Burton on the Bay

 Vol. 10, No. 39

September26- October 2, 2002

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Fishing for Money

What’s the hurry? If winning a tournament gets more important than fishing, you won’t see me in any more tournaments.
— Rayo Breckenridge, pro bass fisherman

Hey, Rayo Breckenridge wasn’t talking about winning any ordinary tournaments when he said that to me about 20 years ago as he lit up a cigarette after an unhurried lunch in his bassboat on a southern lake. He was talking about one of the biggest and richest bass fish-offs at the time: the BASS Masters Classic.

He was my kind of guy. First place in a classic at the time was worth, as I recall, $50,000, which is a lot of money — even in the top-dollar angling competitions of today. Sure, Rayo, an amiable Arkansas cotton farmer, would like to have picked up the check.

Doing so would have been a repeat for Rayo Breckenridge.

About decade earlier, he was virtually unknown when he won a classic, a contest that comes only once a year. It’s a tournament to which, to this day, to get an invite one must be among the top bass chasers on the pro circuit over the course of an entire season.

Even today, most pro bass fishermen consider it an achievement just to be among the 50 anglers who catch enough bass to earn an invitation. It’s like being named to an All-Star Team. You have to catch an awful lot of bass to fish a classic. There are no shortcuts to joining that select field.

In the Big Time
Over the years, I’ve covered countless tournaments from local affairs that pay out in merchandise to 18 classics and the White Marlin Open at Ocean City where a million bucks is up for grabs — with the first place winner usually picking up half of that. Few contestants on the bass circuit share Rayo’s philosophy of putting enjoyment and satisfaction above big bucks. The more money involved, the more serious become the competitors.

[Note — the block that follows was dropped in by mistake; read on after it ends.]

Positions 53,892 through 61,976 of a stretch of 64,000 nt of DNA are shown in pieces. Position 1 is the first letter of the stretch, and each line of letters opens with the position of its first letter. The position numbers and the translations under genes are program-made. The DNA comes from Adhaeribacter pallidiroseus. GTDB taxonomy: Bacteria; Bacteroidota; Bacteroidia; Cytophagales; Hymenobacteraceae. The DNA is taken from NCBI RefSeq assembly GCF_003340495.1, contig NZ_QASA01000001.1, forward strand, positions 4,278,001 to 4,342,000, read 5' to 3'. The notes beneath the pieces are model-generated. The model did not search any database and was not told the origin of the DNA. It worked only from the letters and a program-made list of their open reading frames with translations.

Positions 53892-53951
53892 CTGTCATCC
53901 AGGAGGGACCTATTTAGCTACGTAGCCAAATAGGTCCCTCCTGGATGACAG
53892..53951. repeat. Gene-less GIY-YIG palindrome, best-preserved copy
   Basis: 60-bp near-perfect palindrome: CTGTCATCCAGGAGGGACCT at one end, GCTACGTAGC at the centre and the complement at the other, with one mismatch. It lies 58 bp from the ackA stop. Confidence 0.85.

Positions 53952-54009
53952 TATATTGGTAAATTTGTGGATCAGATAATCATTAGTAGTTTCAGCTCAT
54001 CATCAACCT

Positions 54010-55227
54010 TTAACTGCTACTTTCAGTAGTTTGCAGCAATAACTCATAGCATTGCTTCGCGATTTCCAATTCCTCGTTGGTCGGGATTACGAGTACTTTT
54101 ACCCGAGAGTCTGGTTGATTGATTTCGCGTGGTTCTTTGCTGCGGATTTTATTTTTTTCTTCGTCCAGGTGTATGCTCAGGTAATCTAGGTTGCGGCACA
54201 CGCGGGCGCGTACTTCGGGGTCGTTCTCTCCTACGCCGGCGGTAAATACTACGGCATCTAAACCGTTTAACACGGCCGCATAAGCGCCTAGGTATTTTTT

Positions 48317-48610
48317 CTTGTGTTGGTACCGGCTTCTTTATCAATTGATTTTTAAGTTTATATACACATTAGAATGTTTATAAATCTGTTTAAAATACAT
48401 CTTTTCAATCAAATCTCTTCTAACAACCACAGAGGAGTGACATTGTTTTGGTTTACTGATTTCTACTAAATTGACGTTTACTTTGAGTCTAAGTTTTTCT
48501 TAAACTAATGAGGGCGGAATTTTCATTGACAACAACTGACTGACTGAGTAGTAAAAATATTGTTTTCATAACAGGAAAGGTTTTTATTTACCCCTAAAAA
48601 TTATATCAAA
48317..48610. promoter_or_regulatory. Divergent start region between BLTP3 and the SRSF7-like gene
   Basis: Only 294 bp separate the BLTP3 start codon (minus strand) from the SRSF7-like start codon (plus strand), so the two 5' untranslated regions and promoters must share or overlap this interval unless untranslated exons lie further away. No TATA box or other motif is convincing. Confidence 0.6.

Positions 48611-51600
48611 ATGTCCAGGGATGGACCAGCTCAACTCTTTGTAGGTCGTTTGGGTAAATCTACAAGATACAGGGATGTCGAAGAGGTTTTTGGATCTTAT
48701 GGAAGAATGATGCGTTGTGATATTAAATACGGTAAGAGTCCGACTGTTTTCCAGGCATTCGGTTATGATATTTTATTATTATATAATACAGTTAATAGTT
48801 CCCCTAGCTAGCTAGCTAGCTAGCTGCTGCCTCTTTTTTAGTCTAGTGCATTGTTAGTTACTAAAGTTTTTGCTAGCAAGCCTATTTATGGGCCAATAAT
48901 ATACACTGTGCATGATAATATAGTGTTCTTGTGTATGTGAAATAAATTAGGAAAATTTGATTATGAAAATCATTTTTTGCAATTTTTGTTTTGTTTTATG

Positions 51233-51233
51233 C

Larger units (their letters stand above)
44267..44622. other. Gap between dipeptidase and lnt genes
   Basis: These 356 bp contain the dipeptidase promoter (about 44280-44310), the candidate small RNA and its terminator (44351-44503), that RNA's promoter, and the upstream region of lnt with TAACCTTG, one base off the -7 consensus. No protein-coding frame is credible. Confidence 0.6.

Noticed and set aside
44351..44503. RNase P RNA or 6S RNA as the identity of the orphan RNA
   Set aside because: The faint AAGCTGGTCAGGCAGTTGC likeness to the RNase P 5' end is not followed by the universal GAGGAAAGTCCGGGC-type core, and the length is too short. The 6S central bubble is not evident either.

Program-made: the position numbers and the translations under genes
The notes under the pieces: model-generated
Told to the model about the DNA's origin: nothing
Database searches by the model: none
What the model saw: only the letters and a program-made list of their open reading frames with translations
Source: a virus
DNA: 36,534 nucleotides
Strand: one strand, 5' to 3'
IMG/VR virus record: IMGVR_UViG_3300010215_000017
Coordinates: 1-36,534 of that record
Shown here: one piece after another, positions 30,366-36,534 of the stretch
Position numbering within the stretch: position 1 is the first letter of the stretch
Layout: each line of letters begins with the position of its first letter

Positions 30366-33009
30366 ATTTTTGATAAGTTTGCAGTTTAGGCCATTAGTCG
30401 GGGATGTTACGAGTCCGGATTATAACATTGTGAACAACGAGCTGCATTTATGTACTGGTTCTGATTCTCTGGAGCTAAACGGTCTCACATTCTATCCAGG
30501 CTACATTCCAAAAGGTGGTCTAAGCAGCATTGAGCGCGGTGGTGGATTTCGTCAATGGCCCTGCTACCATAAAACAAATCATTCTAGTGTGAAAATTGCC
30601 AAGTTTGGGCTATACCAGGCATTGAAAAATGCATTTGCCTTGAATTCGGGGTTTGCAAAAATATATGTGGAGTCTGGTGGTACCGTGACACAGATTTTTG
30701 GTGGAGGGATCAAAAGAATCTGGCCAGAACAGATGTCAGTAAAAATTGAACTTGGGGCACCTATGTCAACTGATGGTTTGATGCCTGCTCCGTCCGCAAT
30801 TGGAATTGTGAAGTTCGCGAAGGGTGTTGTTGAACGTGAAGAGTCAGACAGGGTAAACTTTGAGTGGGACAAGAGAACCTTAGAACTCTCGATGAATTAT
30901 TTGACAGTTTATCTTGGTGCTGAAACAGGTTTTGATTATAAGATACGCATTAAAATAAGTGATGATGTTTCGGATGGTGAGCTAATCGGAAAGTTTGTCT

Bass’n is different from many of the other high-payoff contests. With bass, the angler has to cast artificial lures, no live or cut baits.

Every cast is planned, for one big fish can mean the difference in many thousands of dollars. And who knows which cast could get that big fish? So on the bass’n tour, rarely does one see a contestant even take time for a soft drink, forget lunch. Practically never does an angler sit back to enjoy a smoke, though I’ve seen many waste a few seconds to stuff smokeless tobacco in their mouths.

In bay and ocean tournaments for rockfish, blues, trout, marlin, tuna, it’s different. Rarely does a participant cast; trolling is the norm. The fisherman sits in the boat, usually with the rod in a holder, and waits for it to take a deep curve to signal a fish is on. Then, the fun begins — if you can call fun worrying whether that fish is big; more important, will it be landed; has anyone else caught a bigger one.

Look, I’m not knocking tournaments. In the early ’60s, I was on the tournament trail as it existed at the time, and I earned an invite to the first World Series of Sports Fishing. Might I add, I finished midway in a field of 50.

It was fun, though the week’s schedule was tough: long charter bus mileage each night to the next fishing location, banquets each evening, studying charts of areas to be fished, selecting tackle, rising at the crack of dawn, then fishing all day — and the whole routine over and over again.